Agfaphoto APX 400

Example photos shot on 35mm film. Developed at the local drug store (Rossmann), later scanned by totallyinfocus.com and presented unedited. The full resolution scans can be downloaded below.

About Agfa APX 400

This is a budget black and white film that is produced by an undisclosed third party (though everyone agrees it is Ilford/Harman) and sold under the Agfa brand name by Lupus Imaging Media. The film is placed as budget option in the market and sold to consumers in drug stores and similar. The film's data sheet is not very helpful and does not provide any information about spectral response, reciprocity failure etc. [4], a further indication that this film is solely intented for amateurs. Some people say it is very similar to Kentmere 400. This is a logical assumption as Kentmere is Ilford's own budget line of film.

Even though there is nothing inherently wrong with this film I see little reason to chose it over competing film stocks such as Fomapan 400 and Ilford HP5+ which are in a similar price range but offer more reliable information.

About Agfa

Agfa once was a large and innovative German film and camera manufacturer but is today nothing more than a trademarked name that is slapped by the license holders on third party products.

Agfa was founded in 1867 in Berlin as a manufacturer of aniline dyes (Aktiengesellschaft für Anilinfabrikation) [1]. Very remarkably, only three years after the first ever observation of X-rays in 1895 they started the manufacturing of X-ray plates.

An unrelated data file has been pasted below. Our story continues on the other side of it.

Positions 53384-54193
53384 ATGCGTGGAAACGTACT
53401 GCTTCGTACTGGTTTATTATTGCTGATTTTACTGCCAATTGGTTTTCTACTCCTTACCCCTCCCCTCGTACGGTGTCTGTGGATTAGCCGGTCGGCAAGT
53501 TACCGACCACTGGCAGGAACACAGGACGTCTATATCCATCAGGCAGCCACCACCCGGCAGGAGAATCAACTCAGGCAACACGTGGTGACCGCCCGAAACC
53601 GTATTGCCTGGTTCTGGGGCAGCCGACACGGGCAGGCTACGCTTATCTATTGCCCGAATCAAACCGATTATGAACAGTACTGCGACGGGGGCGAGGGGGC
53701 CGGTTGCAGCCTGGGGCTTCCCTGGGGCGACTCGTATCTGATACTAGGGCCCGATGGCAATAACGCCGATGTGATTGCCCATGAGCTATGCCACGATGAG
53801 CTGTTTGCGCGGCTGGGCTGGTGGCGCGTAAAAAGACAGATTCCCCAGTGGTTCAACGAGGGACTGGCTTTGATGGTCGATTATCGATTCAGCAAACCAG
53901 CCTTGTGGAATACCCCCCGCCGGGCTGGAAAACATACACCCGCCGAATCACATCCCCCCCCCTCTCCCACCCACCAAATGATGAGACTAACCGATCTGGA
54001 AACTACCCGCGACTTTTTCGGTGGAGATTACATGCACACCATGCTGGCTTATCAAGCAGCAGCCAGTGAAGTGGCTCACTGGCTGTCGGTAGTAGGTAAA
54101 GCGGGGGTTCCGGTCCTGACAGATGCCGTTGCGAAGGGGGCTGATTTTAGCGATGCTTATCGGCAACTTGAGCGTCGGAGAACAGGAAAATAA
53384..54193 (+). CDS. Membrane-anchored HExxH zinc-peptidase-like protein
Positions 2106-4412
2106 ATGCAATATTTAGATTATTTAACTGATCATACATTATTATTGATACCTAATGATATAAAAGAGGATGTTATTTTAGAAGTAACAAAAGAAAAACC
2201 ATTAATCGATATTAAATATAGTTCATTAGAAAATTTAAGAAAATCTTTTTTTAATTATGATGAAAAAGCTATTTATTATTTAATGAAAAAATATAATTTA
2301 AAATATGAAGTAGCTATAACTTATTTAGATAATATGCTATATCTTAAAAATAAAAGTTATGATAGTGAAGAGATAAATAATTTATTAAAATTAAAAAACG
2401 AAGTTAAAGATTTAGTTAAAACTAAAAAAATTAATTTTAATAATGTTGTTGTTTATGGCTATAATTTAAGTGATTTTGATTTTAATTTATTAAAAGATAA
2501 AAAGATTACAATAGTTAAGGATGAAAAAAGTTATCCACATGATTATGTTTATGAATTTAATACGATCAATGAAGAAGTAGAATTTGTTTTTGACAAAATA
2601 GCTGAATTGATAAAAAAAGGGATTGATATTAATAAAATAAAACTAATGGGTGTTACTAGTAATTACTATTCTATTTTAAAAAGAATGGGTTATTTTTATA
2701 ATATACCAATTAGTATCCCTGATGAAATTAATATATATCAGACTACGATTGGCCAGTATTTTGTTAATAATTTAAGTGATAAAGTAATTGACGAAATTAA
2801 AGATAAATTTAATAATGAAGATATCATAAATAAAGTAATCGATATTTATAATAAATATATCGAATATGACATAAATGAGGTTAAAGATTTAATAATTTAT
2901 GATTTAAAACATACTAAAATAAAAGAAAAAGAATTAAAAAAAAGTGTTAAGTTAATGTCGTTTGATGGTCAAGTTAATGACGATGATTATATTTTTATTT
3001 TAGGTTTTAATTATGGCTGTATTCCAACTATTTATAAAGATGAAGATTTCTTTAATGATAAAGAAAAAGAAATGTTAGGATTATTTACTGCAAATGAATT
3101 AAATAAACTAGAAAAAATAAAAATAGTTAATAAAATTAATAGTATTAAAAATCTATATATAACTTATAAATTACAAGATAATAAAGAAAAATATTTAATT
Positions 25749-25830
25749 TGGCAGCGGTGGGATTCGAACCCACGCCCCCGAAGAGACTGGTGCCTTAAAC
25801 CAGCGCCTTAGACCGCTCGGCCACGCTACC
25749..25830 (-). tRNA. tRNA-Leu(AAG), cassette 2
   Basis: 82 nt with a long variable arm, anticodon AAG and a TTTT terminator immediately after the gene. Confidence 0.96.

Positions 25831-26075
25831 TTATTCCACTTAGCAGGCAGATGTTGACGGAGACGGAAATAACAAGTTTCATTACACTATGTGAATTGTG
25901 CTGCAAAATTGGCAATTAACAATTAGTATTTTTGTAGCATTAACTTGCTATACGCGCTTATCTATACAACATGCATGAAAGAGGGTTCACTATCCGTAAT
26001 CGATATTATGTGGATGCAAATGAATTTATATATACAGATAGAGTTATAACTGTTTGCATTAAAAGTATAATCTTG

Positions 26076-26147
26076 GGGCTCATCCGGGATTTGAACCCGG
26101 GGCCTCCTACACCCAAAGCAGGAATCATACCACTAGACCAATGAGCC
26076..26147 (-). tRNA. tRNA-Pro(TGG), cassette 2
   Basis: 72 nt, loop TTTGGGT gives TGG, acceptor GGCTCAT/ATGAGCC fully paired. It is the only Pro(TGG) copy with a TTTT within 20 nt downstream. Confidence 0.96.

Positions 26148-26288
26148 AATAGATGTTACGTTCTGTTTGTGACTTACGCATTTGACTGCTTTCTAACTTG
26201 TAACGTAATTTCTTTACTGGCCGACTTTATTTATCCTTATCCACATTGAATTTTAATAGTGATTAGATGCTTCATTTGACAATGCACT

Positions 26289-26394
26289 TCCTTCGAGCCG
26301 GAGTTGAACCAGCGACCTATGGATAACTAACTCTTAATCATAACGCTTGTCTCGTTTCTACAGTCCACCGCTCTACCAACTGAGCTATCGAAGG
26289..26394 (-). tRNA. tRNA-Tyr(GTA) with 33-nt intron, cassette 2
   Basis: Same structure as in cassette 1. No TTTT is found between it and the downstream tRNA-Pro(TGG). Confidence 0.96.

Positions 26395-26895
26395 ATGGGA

Agfa's following history is deeply connected with the history of Germany. Already in 1904 Agfa joint forces with Bayer and BASF, later in 1925 eight of the major German chemistry companies decided to stop competing und fusing into a single company, the IG Farben. This new company was the largest company in Europe and the largest chemical and pharmaceutical company in the world [2]. Still using the Agfa brand name, IG Farben competed with Kodak to develop the first color film and brought a color positive film to market only a year after Kodachrome was introduced.

Under the Nazi rule of Germany IG Farben began mass manufacturing of war supplies and also contributed to the production of Zyklon B. As more and more workers were required to satisfy Germany's needs of war supplies the company was supplied by the SS with large numbers of slave workers from the concentration camps. One of the production sites, a large synthetic rubber plant, was directly built in Auschwitz.

After the war the leading managers of the company were imprisoned and the industry giant was divided into its founding members. As such, the Agfa brand reemerged on the market and soon started to produce the photo products for which it became famous. As Germany was now divided into an East- and a West state, Agfa was also split into an East-German and West-German part. The trademark dispute was settled in 1964 when the East-German Agfa was rebranded as ORWO [3]. The West-German Agfa kept its name and set up manufacturing in Leverkusen.

The end of Agfa photo productions came in 2004 when brand name and manufacturing were separated, resulting in bankrupcy of the manufacturing branch after only a few months. Since then third parties produce Agfa products. Today only two BW films remain in the portfolio that are said to be produced by Ilford.

Links

[1]
https://en.wikipedia.org/wiki/Agfa-Gevaert#cite_note-revenue-1, retrieved July 29th 2020
[2]
https://de.wikipedia.org/wiki/I.G._Farben, retrieved July 29th 2020
[3]
https://en.wikipedia.org/wiki/ORWO, retrieved July 29th 2020
[3]
https://lupus-imaging-media.de/wp-content/uploads/2017/03/APX400_Produktinformation_D_.pdf, retrieved July 29th 2020

Packaging

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